By Dr. Richard Wolfert, DMD

“Brush your teeth!” How many times did your parents remind you to do that? We thought it was because they wanted us to have healthy teeth then and for the rest of our lives. Truth be told, our parents might not have realized how the health of our teeth impacts our overall health, as children, as adults, and as seniors.

Recent evidence links excellent gum tissue health to a reduction in atherosclerosis—a major contributor to coronary disease. Artherosclerosis is the thickening of arteries through the accretion of calcium, cholesterol and other substances found in the bloodstream. This condition has been linked to fatal cardiovascular complications like coronary heart disease and peripheral arterial disease.

According to the findings from researchers from the Columbia University’s Mailman School of Public Health, flossing, brushing and regular trips to the dentist can slow the rate of atherosclerosis.

According to the CDC, cardiovascular disease is the leading cause of death in the United States, killing nearly 700,000 people each year—1/4 of all recorded fatalities. On average, deaths and illnesses associated with coronary heart disease cost the U.S $219 billion annually.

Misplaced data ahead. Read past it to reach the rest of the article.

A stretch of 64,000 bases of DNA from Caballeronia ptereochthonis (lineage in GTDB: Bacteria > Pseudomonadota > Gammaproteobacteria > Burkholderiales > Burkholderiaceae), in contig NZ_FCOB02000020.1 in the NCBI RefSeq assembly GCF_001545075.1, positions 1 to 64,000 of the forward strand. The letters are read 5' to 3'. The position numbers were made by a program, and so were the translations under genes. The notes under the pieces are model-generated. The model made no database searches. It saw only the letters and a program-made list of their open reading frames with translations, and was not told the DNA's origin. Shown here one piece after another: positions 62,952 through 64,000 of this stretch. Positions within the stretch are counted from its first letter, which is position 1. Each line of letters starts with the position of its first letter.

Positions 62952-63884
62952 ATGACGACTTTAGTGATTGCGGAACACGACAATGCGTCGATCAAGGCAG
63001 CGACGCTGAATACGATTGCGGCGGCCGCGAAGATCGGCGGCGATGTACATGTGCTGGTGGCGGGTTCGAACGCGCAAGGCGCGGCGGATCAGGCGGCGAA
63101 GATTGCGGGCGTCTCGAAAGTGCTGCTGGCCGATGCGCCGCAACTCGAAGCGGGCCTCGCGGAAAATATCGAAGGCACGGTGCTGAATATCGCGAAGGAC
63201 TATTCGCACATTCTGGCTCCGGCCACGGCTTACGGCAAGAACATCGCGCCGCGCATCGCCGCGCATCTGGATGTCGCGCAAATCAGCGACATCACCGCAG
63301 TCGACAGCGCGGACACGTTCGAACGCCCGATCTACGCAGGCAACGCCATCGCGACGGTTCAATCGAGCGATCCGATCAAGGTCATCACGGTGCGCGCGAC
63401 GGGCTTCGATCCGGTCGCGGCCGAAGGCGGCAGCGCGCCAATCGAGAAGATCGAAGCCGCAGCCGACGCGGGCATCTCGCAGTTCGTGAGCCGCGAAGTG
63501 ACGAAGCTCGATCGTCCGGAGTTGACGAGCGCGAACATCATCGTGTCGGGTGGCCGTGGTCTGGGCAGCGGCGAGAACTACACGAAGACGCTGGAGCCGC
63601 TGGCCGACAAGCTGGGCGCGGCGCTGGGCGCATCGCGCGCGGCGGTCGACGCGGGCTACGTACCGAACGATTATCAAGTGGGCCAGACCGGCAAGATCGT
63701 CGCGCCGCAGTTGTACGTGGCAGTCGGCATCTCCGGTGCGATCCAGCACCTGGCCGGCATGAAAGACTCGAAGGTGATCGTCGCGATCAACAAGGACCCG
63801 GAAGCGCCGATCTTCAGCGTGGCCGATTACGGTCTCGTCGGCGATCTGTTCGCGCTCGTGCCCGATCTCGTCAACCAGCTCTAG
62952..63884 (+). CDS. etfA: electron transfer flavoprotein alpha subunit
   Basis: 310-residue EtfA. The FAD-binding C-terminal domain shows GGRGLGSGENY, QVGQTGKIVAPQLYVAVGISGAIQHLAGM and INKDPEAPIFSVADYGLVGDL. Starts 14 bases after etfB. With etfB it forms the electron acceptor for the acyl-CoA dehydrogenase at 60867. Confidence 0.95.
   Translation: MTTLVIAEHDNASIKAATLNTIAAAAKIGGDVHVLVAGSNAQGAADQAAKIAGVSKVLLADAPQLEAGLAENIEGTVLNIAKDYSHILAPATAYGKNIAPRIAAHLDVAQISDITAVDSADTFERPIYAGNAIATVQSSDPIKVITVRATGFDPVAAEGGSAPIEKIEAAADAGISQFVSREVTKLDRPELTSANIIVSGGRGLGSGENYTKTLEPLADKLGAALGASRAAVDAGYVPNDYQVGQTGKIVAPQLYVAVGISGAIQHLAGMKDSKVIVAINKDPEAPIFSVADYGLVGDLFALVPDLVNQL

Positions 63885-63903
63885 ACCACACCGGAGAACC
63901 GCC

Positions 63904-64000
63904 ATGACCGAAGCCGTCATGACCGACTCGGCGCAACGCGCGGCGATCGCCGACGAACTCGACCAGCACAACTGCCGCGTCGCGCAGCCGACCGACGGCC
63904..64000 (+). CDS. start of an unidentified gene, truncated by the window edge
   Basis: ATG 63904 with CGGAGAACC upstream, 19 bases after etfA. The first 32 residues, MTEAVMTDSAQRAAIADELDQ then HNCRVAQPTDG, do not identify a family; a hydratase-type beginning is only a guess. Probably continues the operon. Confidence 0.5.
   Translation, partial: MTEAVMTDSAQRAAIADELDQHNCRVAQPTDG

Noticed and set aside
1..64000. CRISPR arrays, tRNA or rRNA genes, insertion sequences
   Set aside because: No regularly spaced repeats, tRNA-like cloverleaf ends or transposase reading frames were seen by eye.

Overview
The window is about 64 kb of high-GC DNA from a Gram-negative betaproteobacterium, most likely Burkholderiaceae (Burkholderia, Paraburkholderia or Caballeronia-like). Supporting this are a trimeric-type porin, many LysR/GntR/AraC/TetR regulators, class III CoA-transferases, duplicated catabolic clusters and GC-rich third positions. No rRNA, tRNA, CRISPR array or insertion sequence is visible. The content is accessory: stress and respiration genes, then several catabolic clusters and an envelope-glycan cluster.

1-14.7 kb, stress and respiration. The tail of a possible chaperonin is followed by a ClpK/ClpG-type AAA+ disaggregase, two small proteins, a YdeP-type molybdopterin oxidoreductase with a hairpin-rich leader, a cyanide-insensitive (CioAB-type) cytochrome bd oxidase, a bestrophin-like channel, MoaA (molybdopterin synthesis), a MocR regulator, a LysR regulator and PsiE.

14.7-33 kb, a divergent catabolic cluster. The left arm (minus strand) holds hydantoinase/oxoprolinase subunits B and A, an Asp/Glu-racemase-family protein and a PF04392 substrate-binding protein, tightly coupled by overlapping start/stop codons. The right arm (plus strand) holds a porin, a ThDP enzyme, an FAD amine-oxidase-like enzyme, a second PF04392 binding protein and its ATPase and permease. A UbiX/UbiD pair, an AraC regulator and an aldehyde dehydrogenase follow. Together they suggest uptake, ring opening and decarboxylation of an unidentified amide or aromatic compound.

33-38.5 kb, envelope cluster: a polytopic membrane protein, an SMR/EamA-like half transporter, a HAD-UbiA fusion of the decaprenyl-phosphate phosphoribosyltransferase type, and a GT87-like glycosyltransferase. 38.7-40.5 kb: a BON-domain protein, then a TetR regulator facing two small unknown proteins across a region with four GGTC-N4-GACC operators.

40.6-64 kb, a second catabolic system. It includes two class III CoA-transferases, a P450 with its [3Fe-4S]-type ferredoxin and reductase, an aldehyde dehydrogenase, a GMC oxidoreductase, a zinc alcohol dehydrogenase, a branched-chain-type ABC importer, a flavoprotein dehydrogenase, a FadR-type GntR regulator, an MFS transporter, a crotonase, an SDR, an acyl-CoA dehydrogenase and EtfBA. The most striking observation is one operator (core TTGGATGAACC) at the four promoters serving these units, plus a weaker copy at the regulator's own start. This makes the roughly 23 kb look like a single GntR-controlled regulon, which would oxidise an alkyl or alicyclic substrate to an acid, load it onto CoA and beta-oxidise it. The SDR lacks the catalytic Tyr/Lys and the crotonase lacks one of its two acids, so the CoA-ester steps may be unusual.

Simply put, brushing twice a day for a minimum of two minutes, flossing daily, and visiting your dentist at his/her recommended interval (which can vary depending on each patient’s needs) can protect you from the devastating results of heart disease.

An added benefit is that many dentists, including my practice, conduct oral cancer screenings as part of their annual examinations. According to the Oral Cancer Foundation, 54,000 people in the US will be newly diagnosed with oral cancer in 2022.

Oral cancers can be genetic, but primarily people who smoke or use other tobacco products, drink alcohol or are exposed to the HPV-16 virus (human papilloma virus version 16), are at increased risk for developing the disease. As it is with any cancer, the earlier you detect it, the faster you can treat it. When found at early stages of development, oral cancers have an 80 to 90 % survival rate. Unfortunately, the majority are found as late-stage cancers, and this accounts for the very high death rate of about 43% at five years from diagnosis, and high treatment-related morbidity in survivors.

These issues alone make oral hygiene imperative for seniors, including regular dental appointments. Unfortunately, some seniors do not get to the dentist, largely due to finances, as Medicare/Medicaid does not include dental. Fortunately, many practices now offer their own plans where, for a nominal annual fee—ranging in the $200-$400 area—seniors can get two annual checkups, X rays, and other services.

As seniors, we must take care of ourselves. Fortunately, your oral health is something that is very much in your power to maintain. If you’re already taking care of your teeth, keep up the good work. If you could do a little better, there’s no time like the present and the benefits of your self-care could save your life.

Dr. Richard Wolfert, DMD is the owner of The Toothboss, 1121 Main Street, South Weymouth, MA. For more information, call 781-335-0604 or visit